Beat Depression with Music

If you have depressive symptoms and want to treat it naturally, using music therapy may be a good way to relieve the symptoms. While many people are familiar with the idea that listening to music can enhance their mood, recent research shows that music can be therapeutic and can help treat depression. Music therapy involves working with a music therapist and making music, improvising and listening to music, as well as traditional conversation therapy. Playing and listening to music in a therapeutic environment alone can help you to improve your mood and relieve the symptoms of depression.

Use live or played music sounds to treat depression

Create meaning through music. Usually, people reporting symptoms of depression are deprived of their desire or lack of interest in activities and/or loss of meaning. The act of music making allows you to take risks and to experience yourself in a different way and to be supported in a therapeutic context. Especially when you have difficulty expressing yourself in a different way, you can feel emotions while playing.

Let the music you create have meaning for you. You can create a song specifically about the sadness you feel about losing a beloved pet, the struggle you make after a career change, the desire to leave something valuable for you. Let these emotions and experiences guide your music as you play.

Interact with other people and yourself in a different way. If you devote yourself to music, allow yourself to refer to it in a different way. Instead of words, use emotion, tone, rhythm, and collaboration. Through interaction and participation through music, you can express yourself when words are hard to find, but emotions are not. Working with a music therapist can help you interact more deeply with your emotions and work in a supportive environment.

See how you feel when playing music. Do you feel present, focused on the moment, the music and the feeling? These can be healing factors for depression. So often we take in music at a passive level. We listen to music passively while we are working. We nod our head to a song while we are driving. Music might be in the background of love making or just while we are scrolling through a sex app. The point here is to take it in actively rather than passively and really be present.

Explore the vibration treatment. Music can be described as a sound that can be further reduced to vibrations. The vibration therapy (called Vibroacoustic therapy) uses weak vibrations that can be heard and felt and applied to the body. Vibroacoustic therapy works with the body in a way that makes the emotions and the bodywork more harmoniously by stimulating the different parts of the body by vibration. While they continue to gain momentum as a therapeutic option for depression, some studies have found positive responses to Vibroacoustic therapy as a therapeutic approach to depression.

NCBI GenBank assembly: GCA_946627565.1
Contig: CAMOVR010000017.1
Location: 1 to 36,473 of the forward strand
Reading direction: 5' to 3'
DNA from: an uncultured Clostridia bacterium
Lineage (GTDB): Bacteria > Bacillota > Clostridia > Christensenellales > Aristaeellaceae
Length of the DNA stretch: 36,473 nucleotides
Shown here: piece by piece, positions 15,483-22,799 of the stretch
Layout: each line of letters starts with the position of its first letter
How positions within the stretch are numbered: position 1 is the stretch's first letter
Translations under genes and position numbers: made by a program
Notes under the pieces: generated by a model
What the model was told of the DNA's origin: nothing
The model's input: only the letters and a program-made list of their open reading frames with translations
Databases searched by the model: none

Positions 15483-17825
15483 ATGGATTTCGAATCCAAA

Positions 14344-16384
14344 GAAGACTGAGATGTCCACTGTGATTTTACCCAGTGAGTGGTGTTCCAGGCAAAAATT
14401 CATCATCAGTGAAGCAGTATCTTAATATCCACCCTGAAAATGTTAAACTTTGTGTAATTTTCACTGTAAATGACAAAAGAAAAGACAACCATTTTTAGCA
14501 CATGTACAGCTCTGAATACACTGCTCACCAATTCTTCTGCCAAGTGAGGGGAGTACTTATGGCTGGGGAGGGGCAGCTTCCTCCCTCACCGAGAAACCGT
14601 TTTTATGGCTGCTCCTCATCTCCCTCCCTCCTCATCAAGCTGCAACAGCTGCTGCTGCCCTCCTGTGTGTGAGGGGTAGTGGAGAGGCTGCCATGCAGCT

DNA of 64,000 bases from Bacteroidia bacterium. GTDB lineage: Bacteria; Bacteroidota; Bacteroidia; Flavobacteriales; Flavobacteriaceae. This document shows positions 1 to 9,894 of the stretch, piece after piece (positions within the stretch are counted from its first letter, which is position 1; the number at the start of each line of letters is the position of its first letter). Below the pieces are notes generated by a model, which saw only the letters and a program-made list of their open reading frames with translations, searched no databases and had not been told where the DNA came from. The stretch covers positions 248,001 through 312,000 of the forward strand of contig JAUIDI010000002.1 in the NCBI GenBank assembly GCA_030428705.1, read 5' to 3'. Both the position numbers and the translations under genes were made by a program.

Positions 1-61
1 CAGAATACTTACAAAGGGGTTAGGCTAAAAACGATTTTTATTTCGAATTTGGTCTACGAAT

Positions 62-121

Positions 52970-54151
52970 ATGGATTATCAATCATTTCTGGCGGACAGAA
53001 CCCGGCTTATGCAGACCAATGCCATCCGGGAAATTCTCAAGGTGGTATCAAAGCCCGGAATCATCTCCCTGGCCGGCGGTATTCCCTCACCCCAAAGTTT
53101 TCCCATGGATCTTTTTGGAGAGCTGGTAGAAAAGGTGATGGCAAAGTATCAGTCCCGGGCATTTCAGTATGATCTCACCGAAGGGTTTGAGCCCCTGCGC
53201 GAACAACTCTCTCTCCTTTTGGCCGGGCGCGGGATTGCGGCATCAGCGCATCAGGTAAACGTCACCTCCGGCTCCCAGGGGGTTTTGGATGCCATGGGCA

Vibroacoustic therapy also helps relieve chronic pain (such as fibromyalgia) by relieving pain, increasing movement, and reducing the dose of medication. If you are working with a music therapist, ask if you want to play with the vibration through the percussion. Ask if Vibroacoustic therapy is available.

Get in touch with the movement. While many people know that exercise is a useful way to treat depression, it can even be helpful to make movements and experience oneself as a physical being to treat depression.

The beat of a guitar, the beating of a drum, or the movement of a bow on a violin can trigger movements that can contribute to the positive treatment of depression. The human body often responds to music by touching, nodding or clapping. Music helps you connect with your body and move naturally.

To Sing. It does not matter if you consider yourself a “good” singer, singing can help you to improve your mood and your thoughts and promote relaxation. Sing songs that you know and that are good for you. See how you feel after a few minutes of singing; have you changed your moods or thoughts?

Sing in the shower, in the car and in your house. Sing to your children, your pets or your garden. Do not be shy when singing; remember that it is good for you! Create a playlist that accompanies when you feel stressed or depressed. Sing and measure how you feel afterwards. If you work with a music therapist, ask to record songs with musical instruments. Even if you sing nonsensical words, it’s okay to just use your voice.

Learn an Instrument. If you do not know how to play an instrument, take one. After all, playing an instrument plays more parts of the brain than any other known activity. Take a few minutes each day to play the instrument and see what it feels like. Choose an instrument that gives pleasure; It can be as complex as a trumpet or as simple as a rattle.

Do not be too ambitious to choose a new tool. And it should be fun; it was not a difficult or frustrating experience. After all, it is not “work” an instrument, but a “touch”.

Of course depression is a complicated thing to deal with and I’m not saying just play some cool music and you won’t be depressed anymore. However, music is a proven tool that can be used as part of any approach for treating and dealing with depression. Studies upon studies have shown the impact that music can have on our brains. If you or someone you know has struggled or currently struggles with depression, I would encourage you to delve deeper into just how powerful music can be in the fight.